About five years ago, Dukes said, the antivirus industry changed technology by moving host reputation services to a cloud-based presence, allowing network defenders the ability to globally detect malware.
"Adversaries like to hide and fake who they actually are, so with reputation service, you can check what websites and [internet protocol] addresses map back to," he said. "It's a pretty impactful tool."
Aside from antivirus protection, Dukes praised controlled administrative privileges.
"You want to limit the number of folks that actually have admin privileges on your network," he said. "By doing that, you reduce the ability for an adversary to find that one weak host to take advantage of."
Not If, But When
Dukes asserts that it's not a matter of if an adversary will attack, but when, so he emphasized the value of network segregation and offline backup.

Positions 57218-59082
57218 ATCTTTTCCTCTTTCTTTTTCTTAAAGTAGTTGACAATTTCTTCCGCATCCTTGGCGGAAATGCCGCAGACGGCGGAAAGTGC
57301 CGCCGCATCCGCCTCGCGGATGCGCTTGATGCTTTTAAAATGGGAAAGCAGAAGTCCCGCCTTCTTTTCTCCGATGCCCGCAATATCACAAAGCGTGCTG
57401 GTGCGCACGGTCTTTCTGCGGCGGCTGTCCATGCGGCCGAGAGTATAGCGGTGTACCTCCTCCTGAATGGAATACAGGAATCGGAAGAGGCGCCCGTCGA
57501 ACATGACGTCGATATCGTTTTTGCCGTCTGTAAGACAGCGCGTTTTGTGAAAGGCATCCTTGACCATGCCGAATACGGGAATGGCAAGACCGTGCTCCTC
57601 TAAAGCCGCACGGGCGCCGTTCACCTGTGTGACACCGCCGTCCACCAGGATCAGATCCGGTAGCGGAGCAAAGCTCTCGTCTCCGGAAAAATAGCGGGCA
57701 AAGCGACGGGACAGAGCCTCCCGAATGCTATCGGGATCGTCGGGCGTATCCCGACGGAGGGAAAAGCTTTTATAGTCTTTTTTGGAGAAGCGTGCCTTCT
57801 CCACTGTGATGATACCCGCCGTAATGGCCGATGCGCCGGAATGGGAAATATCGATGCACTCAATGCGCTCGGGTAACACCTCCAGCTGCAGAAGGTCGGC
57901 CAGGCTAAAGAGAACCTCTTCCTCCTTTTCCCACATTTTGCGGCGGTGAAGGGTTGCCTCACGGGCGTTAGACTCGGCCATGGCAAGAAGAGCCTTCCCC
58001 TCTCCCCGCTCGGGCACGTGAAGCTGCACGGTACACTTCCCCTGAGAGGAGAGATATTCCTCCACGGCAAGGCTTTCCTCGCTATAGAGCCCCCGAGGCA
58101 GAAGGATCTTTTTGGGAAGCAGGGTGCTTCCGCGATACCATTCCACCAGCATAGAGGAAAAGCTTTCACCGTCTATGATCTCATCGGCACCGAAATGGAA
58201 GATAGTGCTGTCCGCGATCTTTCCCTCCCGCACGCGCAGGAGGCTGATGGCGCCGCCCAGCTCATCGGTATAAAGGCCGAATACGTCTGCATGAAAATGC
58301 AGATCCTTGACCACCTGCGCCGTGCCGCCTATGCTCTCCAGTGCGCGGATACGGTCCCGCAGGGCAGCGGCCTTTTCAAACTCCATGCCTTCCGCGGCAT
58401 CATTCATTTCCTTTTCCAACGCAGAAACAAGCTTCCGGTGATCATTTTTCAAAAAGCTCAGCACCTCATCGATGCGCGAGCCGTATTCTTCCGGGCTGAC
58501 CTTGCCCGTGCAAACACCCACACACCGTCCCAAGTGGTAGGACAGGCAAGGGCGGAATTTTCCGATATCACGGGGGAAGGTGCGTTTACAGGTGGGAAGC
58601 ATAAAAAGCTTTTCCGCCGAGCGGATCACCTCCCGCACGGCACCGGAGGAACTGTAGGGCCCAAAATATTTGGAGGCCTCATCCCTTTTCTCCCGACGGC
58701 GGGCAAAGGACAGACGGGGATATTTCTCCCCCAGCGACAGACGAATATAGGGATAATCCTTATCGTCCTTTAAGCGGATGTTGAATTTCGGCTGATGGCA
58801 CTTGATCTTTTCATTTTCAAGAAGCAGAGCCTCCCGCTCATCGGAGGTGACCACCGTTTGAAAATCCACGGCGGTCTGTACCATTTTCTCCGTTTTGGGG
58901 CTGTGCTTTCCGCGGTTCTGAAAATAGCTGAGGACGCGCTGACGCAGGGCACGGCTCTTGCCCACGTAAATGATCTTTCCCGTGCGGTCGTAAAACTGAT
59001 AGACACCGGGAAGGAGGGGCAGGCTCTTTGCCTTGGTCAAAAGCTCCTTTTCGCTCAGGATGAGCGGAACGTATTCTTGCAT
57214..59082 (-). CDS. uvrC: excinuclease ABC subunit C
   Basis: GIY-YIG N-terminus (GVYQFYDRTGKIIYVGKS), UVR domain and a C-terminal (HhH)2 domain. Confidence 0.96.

"By only allowing certain folks certain access to certain parts of the network, you limit the damage that the adversary can do on your network, and you limit their ability for them to achieve their mission in that regard," Dukes said. "If something happens, have a backup copy of files whether daily, weekly, biweekly or monthly -- you have to be ready to reinstall should some unforeseen event occur."
Overall, Dukes said, NSA has supported the Department of Homeland Security, Federal Bureau of Investigation and other agencies through requests for technical services to examine life cycles and host mitigation techniques that secure national security systems, and the same guidance applies to both commercial industry and home users.
"As a nation we have to rethink how we're actually organized when we do cyber defense to protect the whole of the nation -- not only government, but also our key industry sectors," Dukes said."